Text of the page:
What I Learned About Being a Good Neighbor From My Preschooler

Yesterday, we arrived home from dinner out at an authentic Jersey Diner.  I say authentic, because, if you grew up in NJ as I did, then diners outside of the state do not compare to the yummy goodness and colorful service you get at a Jersey diner.  That aside, as we arrived home and found an ambulance in front of our house.   We immediately knew that our elderly neighbor across the street was ill.  She has a variety of health issues and is a shut-in, so we occasionally (but not often enough) pop over to say hi.  Well, Josie, upon seeing the ambulance was very upset.  She was very curious about what was happening, but that curiosity was fueled by sympathy and empathy.  Genuinely concerned, she wanted to know if our neighbor would be okay; if she couldn’t breathe (our neighbor is on oxygen 24/7); who would take care of her cats and the list went on and on.  I asked her what we could do to help and she said she wanted to make her a card.   I love that she thinks of others and seems to innately realize that our neighbor is frequently alone, sometimes lonely and always appreciates our visits.


Josie often asks to go over and say hello and I often say “not today” because I really don’t have the time to visit for long and our neighbor really likes to talk.  Next time she asks, I will say yes.  From today on, I will make a conscious effort to be more attentive to our elderly neighbors and relatives.  So many of them have reached a point in their lives when they feel they are ready to die because they are the lone survivor of their group of siblings or friends.   But we need to help them enjoy the life they have left, by showing interest in the stories of their lives, and enjoying a cup of coffee or sweet treat with them.  We need to show them that they are still valued and loved and wanted in this world.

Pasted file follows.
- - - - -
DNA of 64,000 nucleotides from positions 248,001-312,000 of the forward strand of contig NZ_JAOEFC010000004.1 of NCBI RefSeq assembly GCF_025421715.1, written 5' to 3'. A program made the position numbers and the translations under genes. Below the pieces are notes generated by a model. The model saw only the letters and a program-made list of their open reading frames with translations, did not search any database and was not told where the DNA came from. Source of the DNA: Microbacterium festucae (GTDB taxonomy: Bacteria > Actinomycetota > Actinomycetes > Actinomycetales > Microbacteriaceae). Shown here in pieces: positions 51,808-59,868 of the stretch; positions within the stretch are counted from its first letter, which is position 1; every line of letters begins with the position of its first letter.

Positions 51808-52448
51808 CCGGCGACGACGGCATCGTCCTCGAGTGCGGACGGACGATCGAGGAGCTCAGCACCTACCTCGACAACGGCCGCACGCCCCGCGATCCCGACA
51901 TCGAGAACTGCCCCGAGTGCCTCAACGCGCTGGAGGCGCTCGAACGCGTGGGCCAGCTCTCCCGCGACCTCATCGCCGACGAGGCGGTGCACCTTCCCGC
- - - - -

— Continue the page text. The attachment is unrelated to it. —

So, we made our cards tonight and will put them in our neighbor’s mailbox tomorrow morning.  We would have delivered them tonight, but, as with any preschooler, minor challenges turn into major tantrums.  For Josie, the fact that her card did not perfectly fit in the envelope on the first try was too much to bear and her screams and cries and wails echoed throughout the house for quite while.  But, as a wise mom once said to me, “This too shall pass” and we will get to try again tomorrow.

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Do you have an elderly relative or neighbor who is lonely?  What do you do to bring joy to their lives?


6 thoughts on “What I Learned About Being a Good Neighbor From My Preschooler

    • Thanks so much! Our neighbor is home, but bed-ridden. She does not really want visitors to see her in her condition, but we will continue to do what we can. Certainly hand drawn cards from two very cute little girls must at least put a smile on her face for a bit, right?

  1. We don’t now but we did. Unfortunately our visits only went past the porch once bcuz of the terrible 18months grab and break stage of my youngest. We DID however, (even as youngster turned 22months) shovel her driveway and steps often in Winter! My youngest is big trouble but, more of a helper than my teen 😉

    • Yes! I don’t last long with the kids when we go in for a visit – there is just too much to explore and way too much glass for my liking. 🙂 I think every little thing we do makes a difference to the elderly. It reminds them that they are not forgotten and that they are surrounded by people who care. I think it is awesome that you take the time to shovel snow and that you get your kids to help!

  2. Pingback: We Are Going To Be Elderly One Day | terry1954

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